while Calvin felt some hesitancy because of the "discrepancies between it and
the First." In the 4th century, two church councils (Laodicea, circa 372, and
Carthage, 397) formally recognized it and placed it in the Canon as equal in authority
with the other books of the New Testament.
2. Modern Opinion
The opinion of modern scholars as to references in post-apostolic literature to
2 Peter is not only divided, but in many instances antagonistic. Salmon, Warfield,
Zahn and others strongly hold that such references are to be found in the writings
of the 2nd century, perhaps in one or two documents of the 1st. They insist with
abundant proof in support of their contention that Irenaeus, Justin Martyr, the
Shepherd of Hermas, and the Didache, and Clement of Rome, were all acquainted
with the Epistle and made allusions to it in their writings. Weighing as honestly
and as thoroughly as one can the citations made from that literature, one is strongly
disposed to accept the evidence as legitimate and conclusive.
3. Dr. Chase's View
On the other side, Professor Chase (HDB) has subjected all such references and
allusions in the primitive writings to a very keen and searching criticism, and
it must be frankly confessed that he has reduced the strength of the evidence
and argument very greatly. But Professor Chase himself, from the remains of the
ancient literature, and from the internal evidence of the Epistle itself, arrives
at the conclusion that 2 Peter is not at all an apostolic document, that it certainly
was not written by Peter, nor in the 1st century of our era, but about the middle
of the 2nd century, say 150 AD. If this view is accepted, we must pronounce the
Epistle a forgery, pseudonymous and pseudepigraphic, with no more right to be
in the New Testament than has the Apocalypse of Peter or the romance of the Shepherd
II. INTERNAL EVIDENCE IN SUPPORT OF ITS APOSTOLIC AUTHORITY
1. Style and Diction
At first sight, this seems to be not altogether reassuring, but looking deeper
into the letter itself we arrive at a satisfactory conclusion. Difference of style
between the two Epistles attributed to Peter is given as one prominent reason
for questioning the validity of the Second. It is mainly if not entirely on this
ground that Jerome, Calvin and others hesitated to receive it. It is noteworthy
that in the earlier times objections were not urged because of its relation to
Jude--its borrowing from Jude, as is often charged in our days. Its alleged dissimilarity
to 1 Peter in diction, structure, and measurably in its contents, explains why
it was discredited. Admitting that there is substantial ground for this criticism,
nevertheless there are not a few instances in which words rarely found in the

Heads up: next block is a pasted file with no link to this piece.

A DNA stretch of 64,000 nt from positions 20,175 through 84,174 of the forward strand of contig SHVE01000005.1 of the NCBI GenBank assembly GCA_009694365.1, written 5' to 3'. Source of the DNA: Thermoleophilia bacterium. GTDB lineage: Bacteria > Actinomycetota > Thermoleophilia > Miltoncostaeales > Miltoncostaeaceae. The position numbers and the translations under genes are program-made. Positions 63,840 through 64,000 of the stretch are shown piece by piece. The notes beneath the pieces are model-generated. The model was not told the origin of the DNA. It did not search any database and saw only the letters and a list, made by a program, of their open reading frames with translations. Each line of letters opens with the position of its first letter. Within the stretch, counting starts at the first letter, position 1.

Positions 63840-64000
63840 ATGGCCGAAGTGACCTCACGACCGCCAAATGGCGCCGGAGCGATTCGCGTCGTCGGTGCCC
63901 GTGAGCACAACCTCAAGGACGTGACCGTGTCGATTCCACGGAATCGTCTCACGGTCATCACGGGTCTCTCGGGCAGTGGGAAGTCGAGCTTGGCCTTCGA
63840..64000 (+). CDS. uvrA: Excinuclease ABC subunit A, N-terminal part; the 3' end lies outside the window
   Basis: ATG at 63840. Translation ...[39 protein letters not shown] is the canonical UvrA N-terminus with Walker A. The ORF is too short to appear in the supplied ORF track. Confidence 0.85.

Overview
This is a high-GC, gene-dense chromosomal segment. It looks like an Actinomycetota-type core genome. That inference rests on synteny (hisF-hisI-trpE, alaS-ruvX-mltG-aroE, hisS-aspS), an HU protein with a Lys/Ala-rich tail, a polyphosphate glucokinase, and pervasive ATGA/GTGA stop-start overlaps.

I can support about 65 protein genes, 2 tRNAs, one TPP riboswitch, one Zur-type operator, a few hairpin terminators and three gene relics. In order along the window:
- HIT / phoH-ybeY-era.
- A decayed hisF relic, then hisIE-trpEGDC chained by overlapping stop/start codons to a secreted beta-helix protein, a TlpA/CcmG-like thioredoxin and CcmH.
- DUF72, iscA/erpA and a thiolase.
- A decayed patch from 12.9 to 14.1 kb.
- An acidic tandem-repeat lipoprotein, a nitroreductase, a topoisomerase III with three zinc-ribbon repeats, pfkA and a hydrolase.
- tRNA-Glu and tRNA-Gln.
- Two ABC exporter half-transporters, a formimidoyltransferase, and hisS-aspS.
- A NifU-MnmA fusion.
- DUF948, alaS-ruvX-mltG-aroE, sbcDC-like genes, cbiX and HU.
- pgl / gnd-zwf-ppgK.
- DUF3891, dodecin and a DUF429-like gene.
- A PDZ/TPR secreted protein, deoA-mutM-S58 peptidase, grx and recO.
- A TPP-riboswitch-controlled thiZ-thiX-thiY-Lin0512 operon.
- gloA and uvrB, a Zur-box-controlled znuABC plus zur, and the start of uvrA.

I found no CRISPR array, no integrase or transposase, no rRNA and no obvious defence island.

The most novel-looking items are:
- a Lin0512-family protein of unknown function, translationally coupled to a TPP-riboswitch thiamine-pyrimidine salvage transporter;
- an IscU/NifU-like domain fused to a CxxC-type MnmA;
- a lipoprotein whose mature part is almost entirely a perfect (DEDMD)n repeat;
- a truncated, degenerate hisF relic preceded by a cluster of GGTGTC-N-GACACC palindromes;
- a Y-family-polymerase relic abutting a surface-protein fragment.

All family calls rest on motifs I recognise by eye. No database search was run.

other Biblical books are common to the two Epistles. Some examples are given in
proof: "precious" (1 Peter 1:7,19 ; 2 Peter 1:1) (a compound), occurring often
in Rev, not often in other books; "virtue" (1 Peter 2:9, the King James Version
margin; 2 Peter 1:3), found elsewhere only in Philippians 4:8; "supply" (1 Peter
4:11 ; 2 Peter 1:5), rare in other books; "love of brethren" (1 Peter 1:22 ; 2
Peter 1:7 margin), only in three places besides; "behold" (1 Peter 2:12 ; 3:2
(verbal form); 2 Peter 1:16) (eyewitnesses), not found elsewhere in the New Testament;
"without blemish," "without spot" (1 Peter 1:19 ; 2 Peter 3:14) (order of words
reversed); also positive side (2 Peter 2:13), "spots and blemishes"; the words
do not occur elsewhere; "ungodly" (1 Peter 4:18 ; 2 Peter 2:5 ; 3:7) occurs in
but three other places, except Jude, which has it three times.
2. Reason of Dissimilarities
Besides, there are many striking similarities in thought and diction in the two
Epistles. Two instances are given. In the First the saved are described as the
"elect" (1 Peter 1:1), and as "called" (1 Peter 2:21). In the Second, the two
great truths are brought together (2 Peter 1:10). Likewise, in both stress is
laid upon prophecy (1 Peter 1:10 - 12 ; 2 Peter 1:19 - 21). Now, all this tends
to prove that the writer of the Second Epistle was well acquainted with the peculiarity
of diction employed in the First, and that he made use purposely of its uncommon
terms, or, if the Second was written by another than the apostle, he succeeded
surprisingly well in imitating his style. The latter alternative does not merit
discussion. The differences arise mainly out of the subjects treated in the two,
and the design which the writer seems to have kept constantly in view. In the
First, he sought to comfort, strengthen and sustain his persecuted brethren; this
is his supreme aim. In the Second he is anxious to warn and to shield those whom
he addresses as to impending dangers more disastrous and more to be feared than
the sufferings inflicted by a hostile world. In the First, judgment had begun
at the house of God (1 Peter 4:17 , 18), and believers were to arm, not to resist
their persecutors, but for martyrdom (1 Peter 4:1). But in the Second, a very
different condition of things is brought to view. Ungodly men holding degrading
principles and practicing shocking immoralities were threatening to invade the
Christian brotherhood. Evil of a most vicious sort was detected by the watchful
eye of the writer, and he knew full well that if suffered to continue and grow,